"Open Source is editable by anyone so the kids could change it and cause problems"
    Sounds like an admission that kids can install anything they like on your workstations. Yes, OS code can be altered by anyone, but it's still compiled, installed and executed in exactly the same way as any other software and your administrator should have appropriate permissions in place for this anyway.

    "It would cause problems working alongside Microsoft Office"
    "It could ruin the network"
    Not if it's installed and managed properly. You need to ensure that the default file format is something Office-compatible, and that OOo doesn't associate itself with file extensions unless you want it to. People who just open a document will get it in MS Office, and people who know better can open it in OOo. That's really about all the measures that need to be taken.

    (I can demonstrate 'ruining the network' far more effectively for you with a pair of scissors. Let me know if you'd like a visit )

    "It would confuse the pupils"
    and even - "We are a Microsoft School"!
    I'm not even going to start on how pathetic this view is. In my humble experience, it's the staff who will be confused, not the pupils. They adapt quicker than anyone to new software.

    And being a Microsoft school isn't an excuse, it's an embarrassment.

    There seem to be a minority of decision-makers out there who associate 'open-source' with 'immature'. They are quite rightly suspicious of software that's still in its beta stage, or of 0.9 releases. But whilst there is a lot of software out there that is immature, that doesn't make it all. If the French government can roll out GNU/Linux and OpenOffice across the board, so can a school, where the discipline and environment are probably tighter anyway.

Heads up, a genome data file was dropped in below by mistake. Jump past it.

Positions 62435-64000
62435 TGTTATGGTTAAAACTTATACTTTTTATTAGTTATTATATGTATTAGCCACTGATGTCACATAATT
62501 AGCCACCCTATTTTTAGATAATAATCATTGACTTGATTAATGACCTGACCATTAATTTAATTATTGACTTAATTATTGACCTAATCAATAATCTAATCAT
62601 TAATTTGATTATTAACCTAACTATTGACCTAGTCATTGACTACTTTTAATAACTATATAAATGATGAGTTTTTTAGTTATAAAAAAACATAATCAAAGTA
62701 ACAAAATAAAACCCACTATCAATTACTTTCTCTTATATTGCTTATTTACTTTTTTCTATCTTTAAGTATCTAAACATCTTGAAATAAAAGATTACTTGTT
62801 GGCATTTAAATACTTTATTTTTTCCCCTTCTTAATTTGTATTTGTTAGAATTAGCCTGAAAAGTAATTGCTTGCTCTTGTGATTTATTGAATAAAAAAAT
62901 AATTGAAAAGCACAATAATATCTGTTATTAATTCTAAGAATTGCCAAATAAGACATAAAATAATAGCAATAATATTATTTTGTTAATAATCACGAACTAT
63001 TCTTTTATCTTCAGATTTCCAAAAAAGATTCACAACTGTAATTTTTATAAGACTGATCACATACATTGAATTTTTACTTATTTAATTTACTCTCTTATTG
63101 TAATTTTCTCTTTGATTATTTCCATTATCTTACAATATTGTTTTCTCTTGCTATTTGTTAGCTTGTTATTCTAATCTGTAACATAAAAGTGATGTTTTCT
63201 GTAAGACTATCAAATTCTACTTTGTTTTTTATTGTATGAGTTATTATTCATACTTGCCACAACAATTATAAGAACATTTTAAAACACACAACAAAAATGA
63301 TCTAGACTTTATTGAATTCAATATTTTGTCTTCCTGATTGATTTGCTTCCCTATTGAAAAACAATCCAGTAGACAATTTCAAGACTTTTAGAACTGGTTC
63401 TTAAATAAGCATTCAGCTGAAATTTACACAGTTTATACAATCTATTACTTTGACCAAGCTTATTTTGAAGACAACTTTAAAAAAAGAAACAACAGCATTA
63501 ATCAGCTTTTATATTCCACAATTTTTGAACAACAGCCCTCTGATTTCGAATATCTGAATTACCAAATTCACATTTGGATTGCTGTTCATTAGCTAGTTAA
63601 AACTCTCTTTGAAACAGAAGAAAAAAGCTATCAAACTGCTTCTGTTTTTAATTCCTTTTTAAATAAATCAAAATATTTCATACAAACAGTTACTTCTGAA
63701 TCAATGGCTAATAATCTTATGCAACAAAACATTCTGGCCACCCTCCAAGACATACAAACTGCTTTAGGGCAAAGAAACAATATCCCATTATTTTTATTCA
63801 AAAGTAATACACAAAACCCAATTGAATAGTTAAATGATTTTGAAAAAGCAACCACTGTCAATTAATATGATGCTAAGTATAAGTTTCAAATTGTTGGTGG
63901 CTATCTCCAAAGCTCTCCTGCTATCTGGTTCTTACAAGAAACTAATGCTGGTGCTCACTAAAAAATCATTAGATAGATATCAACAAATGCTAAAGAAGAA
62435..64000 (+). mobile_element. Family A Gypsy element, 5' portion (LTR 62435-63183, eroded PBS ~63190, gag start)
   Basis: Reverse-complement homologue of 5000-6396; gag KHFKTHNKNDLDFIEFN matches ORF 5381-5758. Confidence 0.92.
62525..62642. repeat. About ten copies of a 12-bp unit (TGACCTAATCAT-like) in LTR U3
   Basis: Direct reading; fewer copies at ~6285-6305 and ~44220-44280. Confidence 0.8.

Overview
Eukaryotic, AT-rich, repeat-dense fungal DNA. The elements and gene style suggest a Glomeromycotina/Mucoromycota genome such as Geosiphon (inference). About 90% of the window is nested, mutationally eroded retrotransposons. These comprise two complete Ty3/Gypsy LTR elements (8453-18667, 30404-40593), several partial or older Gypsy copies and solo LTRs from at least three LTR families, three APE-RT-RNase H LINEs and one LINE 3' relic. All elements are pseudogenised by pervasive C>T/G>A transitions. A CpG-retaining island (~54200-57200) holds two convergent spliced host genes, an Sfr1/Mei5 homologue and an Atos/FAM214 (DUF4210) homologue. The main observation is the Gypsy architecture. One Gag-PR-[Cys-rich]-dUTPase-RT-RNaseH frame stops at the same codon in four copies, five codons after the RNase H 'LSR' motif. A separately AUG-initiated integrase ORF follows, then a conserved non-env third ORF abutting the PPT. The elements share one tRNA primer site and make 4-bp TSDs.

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    localzuk's Avatar
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    You could inform them that the Defense department of the UK, France and Germany (at least), and the USA use Linux in some form or other. Or that every University in the UK makes use of some form of open source software...

    An example, Lancaster University has Mozilla Firefox installed on all client machines. A university is far more vulnerable to attack than a school and they get on fine with it.

    You could point out that the majority of websites on the internet run on Apache on Linux.

    The other thing to do would be to look at other parts of your school and see if any open source software is used, even in a hidden way. For example, did your school ever use Windows 98? Part of its network stack was ripped from BSD, an open source project.

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    FN-GM's Avatar
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    You can run it from a Pen Drive. Just don't tell him

    http://portableapps.com/apps/office/openoffice_portable

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    SYSMAN_MK's Avatar